On January 6th 1915, in Abbeville, he was “posted to Third Division Signal Company, Royal Engineers. Detailed for draft and issued with bearskin … “. On January 9th, in Berthen, he was “detailed for Telegraphs with the Artillery”. (It may be that he was posted to a signal company because, having previously worked in the Telegraph Service of the General Post Office, he was already fluent in morse code.)
He laid and maintained cables (mostly at night) and worked as a telephonist and visual signaller in dugouts during battles; occasionally he looked after horses.
Letters home were censored; in his diary, he was conscious that one should not keep any material that might be useful to the enemy. (It is commonly held that keeping a diary was forbidden in the trenches, but in an interesting discussion on the Great War forum, it is mentioned that “in King’s Regulations, Field Service Regulations, the Manual of Military Law and the Mobilization Regulations, current in 1914, there are no references to diaries”.)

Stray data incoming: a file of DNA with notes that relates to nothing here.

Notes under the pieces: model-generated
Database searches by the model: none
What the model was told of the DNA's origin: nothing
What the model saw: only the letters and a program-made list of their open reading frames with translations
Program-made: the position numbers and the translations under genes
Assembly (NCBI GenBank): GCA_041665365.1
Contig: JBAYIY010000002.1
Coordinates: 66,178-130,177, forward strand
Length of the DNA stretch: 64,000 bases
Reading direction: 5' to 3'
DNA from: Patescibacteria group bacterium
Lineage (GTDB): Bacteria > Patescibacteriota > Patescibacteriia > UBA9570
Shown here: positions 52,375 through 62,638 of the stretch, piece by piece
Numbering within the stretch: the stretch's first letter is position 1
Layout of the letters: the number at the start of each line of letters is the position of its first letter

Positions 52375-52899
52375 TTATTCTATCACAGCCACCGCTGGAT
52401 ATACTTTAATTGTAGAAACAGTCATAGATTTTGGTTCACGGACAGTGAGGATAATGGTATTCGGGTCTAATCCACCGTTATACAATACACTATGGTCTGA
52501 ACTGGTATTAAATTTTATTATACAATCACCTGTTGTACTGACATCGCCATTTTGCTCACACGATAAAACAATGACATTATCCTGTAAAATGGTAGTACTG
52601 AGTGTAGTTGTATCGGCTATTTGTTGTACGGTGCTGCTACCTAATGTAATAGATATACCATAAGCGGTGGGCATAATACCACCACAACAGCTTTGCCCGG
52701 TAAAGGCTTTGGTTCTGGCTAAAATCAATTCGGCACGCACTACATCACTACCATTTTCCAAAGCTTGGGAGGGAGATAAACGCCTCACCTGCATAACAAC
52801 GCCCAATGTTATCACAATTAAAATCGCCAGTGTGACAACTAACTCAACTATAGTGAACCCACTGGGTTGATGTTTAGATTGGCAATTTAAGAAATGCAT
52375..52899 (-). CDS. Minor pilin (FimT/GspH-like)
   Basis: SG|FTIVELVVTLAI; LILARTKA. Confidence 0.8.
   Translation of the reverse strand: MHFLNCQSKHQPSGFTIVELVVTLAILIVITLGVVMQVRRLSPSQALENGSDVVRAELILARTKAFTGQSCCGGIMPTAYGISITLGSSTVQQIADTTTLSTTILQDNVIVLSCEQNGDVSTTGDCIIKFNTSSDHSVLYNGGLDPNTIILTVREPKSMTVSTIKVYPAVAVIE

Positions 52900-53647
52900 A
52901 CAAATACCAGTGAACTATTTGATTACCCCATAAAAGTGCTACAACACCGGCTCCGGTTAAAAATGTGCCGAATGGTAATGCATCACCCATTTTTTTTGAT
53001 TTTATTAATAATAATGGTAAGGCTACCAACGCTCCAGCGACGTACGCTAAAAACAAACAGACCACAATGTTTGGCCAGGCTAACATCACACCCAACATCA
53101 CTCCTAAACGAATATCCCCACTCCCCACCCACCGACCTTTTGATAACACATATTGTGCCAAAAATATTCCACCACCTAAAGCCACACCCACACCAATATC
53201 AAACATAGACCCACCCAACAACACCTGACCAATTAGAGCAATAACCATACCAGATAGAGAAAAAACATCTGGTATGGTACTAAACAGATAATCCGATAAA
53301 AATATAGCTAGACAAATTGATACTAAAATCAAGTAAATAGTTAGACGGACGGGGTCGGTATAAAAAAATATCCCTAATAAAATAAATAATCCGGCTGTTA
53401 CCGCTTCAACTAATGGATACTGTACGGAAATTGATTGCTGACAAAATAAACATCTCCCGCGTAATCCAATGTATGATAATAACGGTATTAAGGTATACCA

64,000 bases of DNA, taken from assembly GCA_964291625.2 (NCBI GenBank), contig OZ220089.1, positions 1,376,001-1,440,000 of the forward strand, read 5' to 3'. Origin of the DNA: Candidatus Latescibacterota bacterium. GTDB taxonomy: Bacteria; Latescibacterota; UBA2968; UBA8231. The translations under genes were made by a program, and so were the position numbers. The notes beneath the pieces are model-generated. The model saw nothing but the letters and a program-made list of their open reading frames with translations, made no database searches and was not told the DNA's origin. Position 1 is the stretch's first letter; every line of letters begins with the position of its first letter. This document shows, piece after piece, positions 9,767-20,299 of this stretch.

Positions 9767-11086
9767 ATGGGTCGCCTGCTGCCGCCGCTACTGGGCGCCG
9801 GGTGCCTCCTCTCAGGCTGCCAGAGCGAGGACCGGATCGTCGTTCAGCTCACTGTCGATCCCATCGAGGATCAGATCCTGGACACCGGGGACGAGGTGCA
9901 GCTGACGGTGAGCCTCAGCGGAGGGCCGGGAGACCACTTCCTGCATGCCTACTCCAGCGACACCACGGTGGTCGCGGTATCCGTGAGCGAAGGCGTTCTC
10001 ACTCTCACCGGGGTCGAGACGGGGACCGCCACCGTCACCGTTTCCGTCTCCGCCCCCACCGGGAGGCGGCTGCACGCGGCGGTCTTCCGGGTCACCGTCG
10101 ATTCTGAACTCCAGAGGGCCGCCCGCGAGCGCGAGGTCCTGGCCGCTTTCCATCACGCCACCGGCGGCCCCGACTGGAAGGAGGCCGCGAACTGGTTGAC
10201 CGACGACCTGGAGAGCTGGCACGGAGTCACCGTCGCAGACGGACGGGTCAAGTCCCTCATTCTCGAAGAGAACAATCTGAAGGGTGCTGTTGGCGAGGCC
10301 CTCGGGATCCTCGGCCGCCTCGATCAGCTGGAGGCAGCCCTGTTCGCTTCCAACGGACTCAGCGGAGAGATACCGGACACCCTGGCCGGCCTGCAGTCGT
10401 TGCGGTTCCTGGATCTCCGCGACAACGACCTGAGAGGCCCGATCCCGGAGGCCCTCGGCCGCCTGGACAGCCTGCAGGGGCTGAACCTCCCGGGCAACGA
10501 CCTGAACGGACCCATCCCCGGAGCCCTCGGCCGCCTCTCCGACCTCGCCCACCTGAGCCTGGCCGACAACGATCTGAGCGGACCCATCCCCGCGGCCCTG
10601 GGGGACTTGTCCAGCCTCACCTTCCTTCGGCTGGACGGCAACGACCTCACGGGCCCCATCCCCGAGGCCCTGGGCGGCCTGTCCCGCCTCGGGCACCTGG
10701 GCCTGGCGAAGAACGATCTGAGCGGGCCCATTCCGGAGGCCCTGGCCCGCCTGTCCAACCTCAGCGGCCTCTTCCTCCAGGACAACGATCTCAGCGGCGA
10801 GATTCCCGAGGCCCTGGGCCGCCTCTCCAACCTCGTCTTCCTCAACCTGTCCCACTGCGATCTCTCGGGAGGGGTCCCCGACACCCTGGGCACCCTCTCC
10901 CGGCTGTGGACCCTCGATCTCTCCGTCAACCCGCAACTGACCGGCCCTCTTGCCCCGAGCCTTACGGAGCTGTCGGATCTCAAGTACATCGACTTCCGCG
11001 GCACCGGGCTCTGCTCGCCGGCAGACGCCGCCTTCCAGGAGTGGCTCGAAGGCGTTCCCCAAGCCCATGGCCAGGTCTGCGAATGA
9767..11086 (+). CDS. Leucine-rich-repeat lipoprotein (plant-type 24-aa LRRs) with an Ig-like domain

Though “sick of the desolation”, he enjoyed exploring the French countryside and churches. He was sometimes “blue”, but he found solace in letters from Laura, albeit he did “wish the dear girl would write oftener”. He often mentions regiments (eg R. Fusiliers) and friends (eg Rutherford, Watts). If you recognize any of the names, please feel free to comment. You may thereby find other contacts and information.